Anglicans: Two More Bite the Dust

It’s another day in paradise for the Anglican Church, in which, as right-wing blog The American Daily notes, “ties have become so strained because of Episcopal sodomy approval that the worldwide Anglican Communion is not much in communion any longer. It is pained. It is split. It is fighting.”

Too true.

The dioceses of Central Florida and Springfield, IL, are the latest to join Pittsburgh; South Carolina; San Joaquin, CA; and Fort Worth, TX, in turning their backs on the Episcopal Church USA. As with most separations, irreconcilable differences is behind the split.

The ECUSA, the American branch of the 77-million-member Anglican Communion, created a firestorm of controversy in 2003 when, against Anglican policy, it elevated an openly gay bishop. Conservative tempers ignited again on June 18, when the US church named Katharine Jefferts Schori, a woman who has blessed same-sex unions, as its new presiding bishop.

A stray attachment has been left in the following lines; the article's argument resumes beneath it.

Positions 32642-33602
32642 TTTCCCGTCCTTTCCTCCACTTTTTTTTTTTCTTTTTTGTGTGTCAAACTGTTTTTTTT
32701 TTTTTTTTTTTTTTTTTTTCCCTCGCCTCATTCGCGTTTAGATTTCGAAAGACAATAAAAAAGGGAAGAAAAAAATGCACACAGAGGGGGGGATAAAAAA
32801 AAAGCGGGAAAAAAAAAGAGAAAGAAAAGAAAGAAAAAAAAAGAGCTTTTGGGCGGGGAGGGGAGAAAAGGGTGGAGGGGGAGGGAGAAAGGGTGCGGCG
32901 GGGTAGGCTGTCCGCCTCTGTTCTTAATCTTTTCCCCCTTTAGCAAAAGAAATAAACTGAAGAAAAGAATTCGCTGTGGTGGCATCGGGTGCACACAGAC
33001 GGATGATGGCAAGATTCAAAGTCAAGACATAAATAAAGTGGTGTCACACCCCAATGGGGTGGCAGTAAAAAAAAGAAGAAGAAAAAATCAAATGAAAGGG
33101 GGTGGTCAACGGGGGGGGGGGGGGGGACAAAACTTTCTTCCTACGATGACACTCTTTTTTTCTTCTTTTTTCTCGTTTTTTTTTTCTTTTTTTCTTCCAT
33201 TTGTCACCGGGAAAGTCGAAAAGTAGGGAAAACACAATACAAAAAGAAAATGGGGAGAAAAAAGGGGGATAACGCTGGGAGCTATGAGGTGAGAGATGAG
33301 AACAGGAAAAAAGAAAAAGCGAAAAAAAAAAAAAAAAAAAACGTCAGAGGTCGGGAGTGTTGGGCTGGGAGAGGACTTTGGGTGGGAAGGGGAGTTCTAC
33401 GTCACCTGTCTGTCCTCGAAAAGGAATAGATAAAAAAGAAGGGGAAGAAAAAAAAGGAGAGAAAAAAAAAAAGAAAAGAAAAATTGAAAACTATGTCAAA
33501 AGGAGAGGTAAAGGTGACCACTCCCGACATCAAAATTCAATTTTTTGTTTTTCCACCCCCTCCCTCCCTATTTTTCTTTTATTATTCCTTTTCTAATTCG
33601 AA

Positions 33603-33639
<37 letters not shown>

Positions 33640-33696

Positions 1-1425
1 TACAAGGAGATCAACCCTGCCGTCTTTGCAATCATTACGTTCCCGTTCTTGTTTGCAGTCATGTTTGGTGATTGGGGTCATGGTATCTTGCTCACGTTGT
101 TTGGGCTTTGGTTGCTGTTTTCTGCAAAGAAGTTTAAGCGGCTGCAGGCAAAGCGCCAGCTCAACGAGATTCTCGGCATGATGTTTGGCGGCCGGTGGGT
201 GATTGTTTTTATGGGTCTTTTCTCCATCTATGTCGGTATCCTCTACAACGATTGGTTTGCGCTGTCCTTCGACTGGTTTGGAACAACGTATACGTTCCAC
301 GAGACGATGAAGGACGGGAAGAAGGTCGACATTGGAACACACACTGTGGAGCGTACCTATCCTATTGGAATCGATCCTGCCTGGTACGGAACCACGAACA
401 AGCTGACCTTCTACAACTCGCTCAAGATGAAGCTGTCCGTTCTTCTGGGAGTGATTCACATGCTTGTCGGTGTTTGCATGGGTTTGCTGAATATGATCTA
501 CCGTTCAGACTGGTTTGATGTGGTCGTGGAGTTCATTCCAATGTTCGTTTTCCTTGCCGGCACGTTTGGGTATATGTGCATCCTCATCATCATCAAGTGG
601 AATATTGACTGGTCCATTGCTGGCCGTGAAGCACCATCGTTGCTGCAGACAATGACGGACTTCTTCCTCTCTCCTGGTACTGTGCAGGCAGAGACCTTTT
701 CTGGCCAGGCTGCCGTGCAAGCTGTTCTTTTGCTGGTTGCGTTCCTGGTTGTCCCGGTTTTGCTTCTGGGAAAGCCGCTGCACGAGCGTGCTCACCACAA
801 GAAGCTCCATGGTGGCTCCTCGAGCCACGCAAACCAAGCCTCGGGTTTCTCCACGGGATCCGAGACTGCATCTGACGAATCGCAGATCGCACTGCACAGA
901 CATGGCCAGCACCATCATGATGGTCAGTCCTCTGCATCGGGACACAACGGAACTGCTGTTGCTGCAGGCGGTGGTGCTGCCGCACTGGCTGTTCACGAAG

In response, the dioceses want out of the ECUSA chain of command. They are not quitting the Episcopal Church, according to Bishop Robert W. Duncan of Pittsburgh, merely asking Archbishop of Canterbury Rowan Williams, nominal head of the Communion, to assign them “alternative primatial oversight” — temporary leadership from a conservative primate from outside of the US. Meanwhile, the Washington Post reports that two large right-wing Northern Virginia congregations will undergo “40 days of discernment” in the fall to decide their actions.

I suspect many more will follow. May they go with God.

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